If images do not float they are formatted where they occur in the text, and may span multiple columns. The text might say, “The following table shows the average price of Welsh socks by region:” and obviously the table must follow that remark.

Marginalia and Footnotes

Figures are sometimes shown in a separate column reserved for the purpose. If there is only one figure it is next to the reference in the text, or perhaps, if there is room, starts a line or two higher to avoid the gestalt illusion of falling. Multiple figures each go next to their corresponding callouts, sometimes on alternating sides of the page in two separate columns. If there is not room the figures stack one above the other. If necessary the whole stack can be pushed up to make room for all the figures. The figures may also intrude into the text column.

Marginalia work the same as the margin-figures just described, and some publiations mix the two.

Footnotes have a callout and live in an area with a line separating them from the body that springs into being only if there are footnotes. In the input the footnotes are generally placed where the reference would go.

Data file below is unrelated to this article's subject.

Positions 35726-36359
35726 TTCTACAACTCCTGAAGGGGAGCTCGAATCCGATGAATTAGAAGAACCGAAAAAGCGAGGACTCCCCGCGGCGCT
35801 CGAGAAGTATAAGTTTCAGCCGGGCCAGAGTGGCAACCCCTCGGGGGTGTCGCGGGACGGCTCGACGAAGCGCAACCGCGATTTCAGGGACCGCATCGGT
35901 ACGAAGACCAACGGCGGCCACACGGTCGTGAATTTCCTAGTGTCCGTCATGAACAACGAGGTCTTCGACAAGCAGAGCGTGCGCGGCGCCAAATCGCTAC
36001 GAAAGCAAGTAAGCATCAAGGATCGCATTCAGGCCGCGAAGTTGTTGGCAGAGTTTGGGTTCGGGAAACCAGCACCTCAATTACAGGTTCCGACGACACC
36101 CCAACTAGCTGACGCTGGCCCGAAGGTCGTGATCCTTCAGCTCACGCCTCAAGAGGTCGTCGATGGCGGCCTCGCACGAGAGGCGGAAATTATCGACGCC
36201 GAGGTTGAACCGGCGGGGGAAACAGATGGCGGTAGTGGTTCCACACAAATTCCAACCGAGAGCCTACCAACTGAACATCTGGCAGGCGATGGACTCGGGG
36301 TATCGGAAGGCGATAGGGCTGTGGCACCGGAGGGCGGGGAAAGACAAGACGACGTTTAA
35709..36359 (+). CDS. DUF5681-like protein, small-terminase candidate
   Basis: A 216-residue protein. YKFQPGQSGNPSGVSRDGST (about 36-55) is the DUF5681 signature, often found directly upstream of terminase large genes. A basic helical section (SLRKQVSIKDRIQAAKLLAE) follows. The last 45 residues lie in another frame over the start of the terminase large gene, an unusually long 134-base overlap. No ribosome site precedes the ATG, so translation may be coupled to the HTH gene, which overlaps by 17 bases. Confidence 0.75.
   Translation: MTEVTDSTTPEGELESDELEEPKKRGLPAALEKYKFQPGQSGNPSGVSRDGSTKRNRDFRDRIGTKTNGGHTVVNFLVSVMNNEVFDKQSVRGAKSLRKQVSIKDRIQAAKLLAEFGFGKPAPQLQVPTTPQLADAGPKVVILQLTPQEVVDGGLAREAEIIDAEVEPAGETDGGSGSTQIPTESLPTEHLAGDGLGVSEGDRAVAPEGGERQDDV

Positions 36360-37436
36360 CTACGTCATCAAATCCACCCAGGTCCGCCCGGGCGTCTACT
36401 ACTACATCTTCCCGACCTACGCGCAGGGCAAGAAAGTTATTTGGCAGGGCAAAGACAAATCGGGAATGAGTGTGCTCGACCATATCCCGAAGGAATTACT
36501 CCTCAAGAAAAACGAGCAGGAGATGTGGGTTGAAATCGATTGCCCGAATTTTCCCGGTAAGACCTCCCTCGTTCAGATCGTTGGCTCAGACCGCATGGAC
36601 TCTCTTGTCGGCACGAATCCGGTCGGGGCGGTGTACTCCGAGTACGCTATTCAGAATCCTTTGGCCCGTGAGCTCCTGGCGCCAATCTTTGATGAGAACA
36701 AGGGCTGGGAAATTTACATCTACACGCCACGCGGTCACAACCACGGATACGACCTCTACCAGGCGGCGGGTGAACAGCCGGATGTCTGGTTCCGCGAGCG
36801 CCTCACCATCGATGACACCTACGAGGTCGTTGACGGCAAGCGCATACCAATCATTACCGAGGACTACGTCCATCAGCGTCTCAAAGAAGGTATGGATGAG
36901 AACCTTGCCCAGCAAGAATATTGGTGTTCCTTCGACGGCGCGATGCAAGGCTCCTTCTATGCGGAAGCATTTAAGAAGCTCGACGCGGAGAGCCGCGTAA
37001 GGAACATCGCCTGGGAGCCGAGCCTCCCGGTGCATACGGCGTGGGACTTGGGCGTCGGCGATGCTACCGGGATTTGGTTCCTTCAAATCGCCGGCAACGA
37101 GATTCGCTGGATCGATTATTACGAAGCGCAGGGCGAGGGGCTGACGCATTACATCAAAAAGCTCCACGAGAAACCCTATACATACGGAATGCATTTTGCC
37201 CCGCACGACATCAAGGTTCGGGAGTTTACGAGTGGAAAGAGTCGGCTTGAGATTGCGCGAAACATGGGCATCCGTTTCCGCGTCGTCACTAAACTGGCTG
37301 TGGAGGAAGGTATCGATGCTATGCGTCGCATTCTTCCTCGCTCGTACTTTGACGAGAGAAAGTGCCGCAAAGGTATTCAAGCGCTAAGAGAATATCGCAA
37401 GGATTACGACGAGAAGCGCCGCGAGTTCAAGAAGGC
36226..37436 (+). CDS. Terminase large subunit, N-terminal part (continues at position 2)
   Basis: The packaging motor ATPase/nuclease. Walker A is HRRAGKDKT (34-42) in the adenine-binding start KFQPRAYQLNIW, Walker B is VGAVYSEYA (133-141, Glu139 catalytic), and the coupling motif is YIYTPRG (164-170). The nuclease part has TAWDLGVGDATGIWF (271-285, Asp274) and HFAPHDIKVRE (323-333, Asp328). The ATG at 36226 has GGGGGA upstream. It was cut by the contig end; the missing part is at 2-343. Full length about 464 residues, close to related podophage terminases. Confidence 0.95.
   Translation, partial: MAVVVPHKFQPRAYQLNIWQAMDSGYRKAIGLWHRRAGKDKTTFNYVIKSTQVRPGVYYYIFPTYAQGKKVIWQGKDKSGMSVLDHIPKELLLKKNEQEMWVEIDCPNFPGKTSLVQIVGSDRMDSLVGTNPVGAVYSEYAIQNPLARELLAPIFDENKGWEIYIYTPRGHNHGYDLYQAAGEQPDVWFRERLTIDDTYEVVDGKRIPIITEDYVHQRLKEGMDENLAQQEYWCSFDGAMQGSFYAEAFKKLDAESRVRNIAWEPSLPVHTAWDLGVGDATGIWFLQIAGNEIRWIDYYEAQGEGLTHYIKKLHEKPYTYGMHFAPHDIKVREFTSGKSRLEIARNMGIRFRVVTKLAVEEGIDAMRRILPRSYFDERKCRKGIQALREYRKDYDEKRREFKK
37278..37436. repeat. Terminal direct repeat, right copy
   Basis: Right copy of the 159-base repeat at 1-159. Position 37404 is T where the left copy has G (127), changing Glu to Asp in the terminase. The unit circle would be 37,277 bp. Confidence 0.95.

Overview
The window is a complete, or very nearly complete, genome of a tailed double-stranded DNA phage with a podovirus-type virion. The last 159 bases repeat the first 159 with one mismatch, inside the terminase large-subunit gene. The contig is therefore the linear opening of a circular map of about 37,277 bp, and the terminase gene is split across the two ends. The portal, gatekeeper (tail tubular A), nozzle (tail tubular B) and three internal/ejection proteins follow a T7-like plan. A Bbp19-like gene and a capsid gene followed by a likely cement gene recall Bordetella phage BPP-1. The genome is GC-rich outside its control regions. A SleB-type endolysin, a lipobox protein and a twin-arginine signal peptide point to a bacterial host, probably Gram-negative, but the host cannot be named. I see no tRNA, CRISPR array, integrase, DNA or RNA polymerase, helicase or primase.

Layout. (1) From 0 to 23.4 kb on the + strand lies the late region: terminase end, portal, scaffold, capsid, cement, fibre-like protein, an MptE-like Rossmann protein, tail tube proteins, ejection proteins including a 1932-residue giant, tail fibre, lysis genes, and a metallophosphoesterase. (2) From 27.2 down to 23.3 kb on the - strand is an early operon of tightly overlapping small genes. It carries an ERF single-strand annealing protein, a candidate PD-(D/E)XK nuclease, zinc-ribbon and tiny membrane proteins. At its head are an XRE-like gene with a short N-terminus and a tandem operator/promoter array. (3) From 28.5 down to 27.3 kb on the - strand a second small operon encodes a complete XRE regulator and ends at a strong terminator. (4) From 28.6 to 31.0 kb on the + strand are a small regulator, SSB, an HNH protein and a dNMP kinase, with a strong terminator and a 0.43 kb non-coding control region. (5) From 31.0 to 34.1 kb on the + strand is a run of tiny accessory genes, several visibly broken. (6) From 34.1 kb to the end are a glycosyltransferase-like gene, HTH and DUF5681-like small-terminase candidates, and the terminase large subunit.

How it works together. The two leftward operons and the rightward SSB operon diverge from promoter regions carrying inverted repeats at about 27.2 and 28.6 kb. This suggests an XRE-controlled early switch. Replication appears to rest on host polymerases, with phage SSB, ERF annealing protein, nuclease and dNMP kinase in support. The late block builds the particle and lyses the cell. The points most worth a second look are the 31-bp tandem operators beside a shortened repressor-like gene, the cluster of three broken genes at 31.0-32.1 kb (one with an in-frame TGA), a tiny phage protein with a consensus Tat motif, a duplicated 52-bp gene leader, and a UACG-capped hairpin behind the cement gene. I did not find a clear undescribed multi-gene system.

Short footnotes may be formatted as inline blocks, to save space.

Remember that the purpose of a footnote is to clarify the text, and the reason to use a footnote rather than an end-note or a pop-up note is so you can see it at a glance.

Footnotes may be per-column or per-page, and may be numbered starting at 1 (or * † ‡ | ||) on each page or column or article.

A footnote may be repeated on multiple pages if there are multiple references to it. If footnote numbering starts at 1 on each page, the footnote would would not necessarily have the same number when it was repeated.

Long footnotes sometimes require more than one page. Most publications want at least a couple of lines of actual text at the top of a page that continues footnotes, so readers can easily see which is book and which is note. If a new footnote reference occurs there, however, this requirement may be relaxed, unless the new footnote will fit entirely on the page even if the long note continues.